Some of the similar strategies these three organizations shared in common in pursuit of improved population health management include care redesign based on better coordination and healthcare delivery, care management of chronic and complex conditions, and patient and family engagement initiatives.
Using data analytics among ACOs
Each site also developed methods for integrating data analytics toward stronger care coordination. There were strategies that could help doctors identify which patients needed more intensive care and which ones needed assistance in transitioning from the hospital setting.
“[Population health data management] refers to the information technology (IT) component of the clinical and administrative aspects of care,” a paper published in Health Affairs explains.
“This goes far beyond an electronic health record and requires IT resources and tools to collect data on individual health status; stratify and target populations based on their risk and need for care; engage people in their health using patient health records or online portals; connect to a health information exchange to ensure portability of records; and direct physicians toward appropriate, evidence-based care protocols. Equally important, all of these IT systems must be interoperable for seamless data flow.”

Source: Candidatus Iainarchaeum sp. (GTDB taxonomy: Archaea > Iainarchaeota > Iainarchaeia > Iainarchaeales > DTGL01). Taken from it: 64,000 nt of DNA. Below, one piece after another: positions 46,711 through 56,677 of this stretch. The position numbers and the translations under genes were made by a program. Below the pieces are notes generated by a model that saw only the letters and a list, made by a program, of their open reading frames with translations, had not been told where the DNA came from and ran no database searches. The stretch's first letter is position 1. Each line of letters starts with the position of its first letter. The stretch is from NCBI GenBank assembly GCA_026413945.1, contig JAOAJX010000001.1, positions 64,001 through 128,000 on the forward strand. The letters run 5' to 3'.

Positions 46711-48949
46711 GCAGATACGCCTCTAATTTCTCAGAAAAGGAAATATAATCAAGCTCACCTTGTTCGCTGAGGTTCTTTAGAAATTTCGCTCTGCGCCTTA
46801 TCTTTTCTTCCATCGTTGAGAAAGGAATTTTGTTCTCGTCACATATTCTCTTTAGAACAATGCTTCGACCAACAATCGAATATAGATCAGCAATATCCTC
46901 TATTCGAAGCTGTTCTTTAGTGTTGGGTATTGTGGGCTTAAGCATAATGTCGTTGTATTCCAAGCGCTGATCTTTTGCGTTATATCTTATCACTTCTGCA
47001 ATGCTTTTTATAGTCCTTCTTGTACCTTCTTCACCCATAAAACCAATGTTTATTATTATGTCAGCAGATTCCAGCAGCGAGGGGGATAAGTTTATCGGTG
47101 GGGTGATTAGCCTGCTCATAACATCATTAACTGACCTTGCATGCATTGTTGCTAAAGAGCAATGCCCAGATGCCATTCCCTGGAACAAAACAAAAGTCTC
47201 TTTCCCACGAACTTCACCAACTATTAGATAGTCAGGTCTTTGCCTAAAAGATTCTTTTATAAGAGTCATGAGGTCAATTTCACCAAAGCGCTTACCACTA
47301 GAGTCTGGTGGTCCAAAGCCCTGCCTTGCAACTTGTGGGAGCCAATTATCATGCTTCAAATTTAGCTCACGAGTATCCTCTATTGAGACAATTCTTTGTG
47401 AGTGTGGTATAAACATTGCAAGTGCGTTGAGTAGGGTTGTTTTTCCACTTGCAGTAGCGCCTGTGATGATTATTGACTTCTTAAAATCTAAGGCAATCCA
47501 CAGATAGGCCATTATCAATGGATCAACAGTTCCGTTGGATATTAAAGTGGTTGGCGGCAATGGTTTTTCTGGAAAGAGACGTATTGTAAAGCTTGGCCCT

The Hill Physicians Medical Group had an alert system that analyzed data to warn physicians when patients were at risk of hospital admissions while the Marshfield Clinic developed methods for studying patient outcomes as a way to strengthen population health management.
“The ACOs also faced challenges. Chief among these was the difficulty of changing patient and provider behavior. The sites that have produced early results had an infrastructure for robust data analytics to monitor performance and identify opportunities for improvement,” the report stated.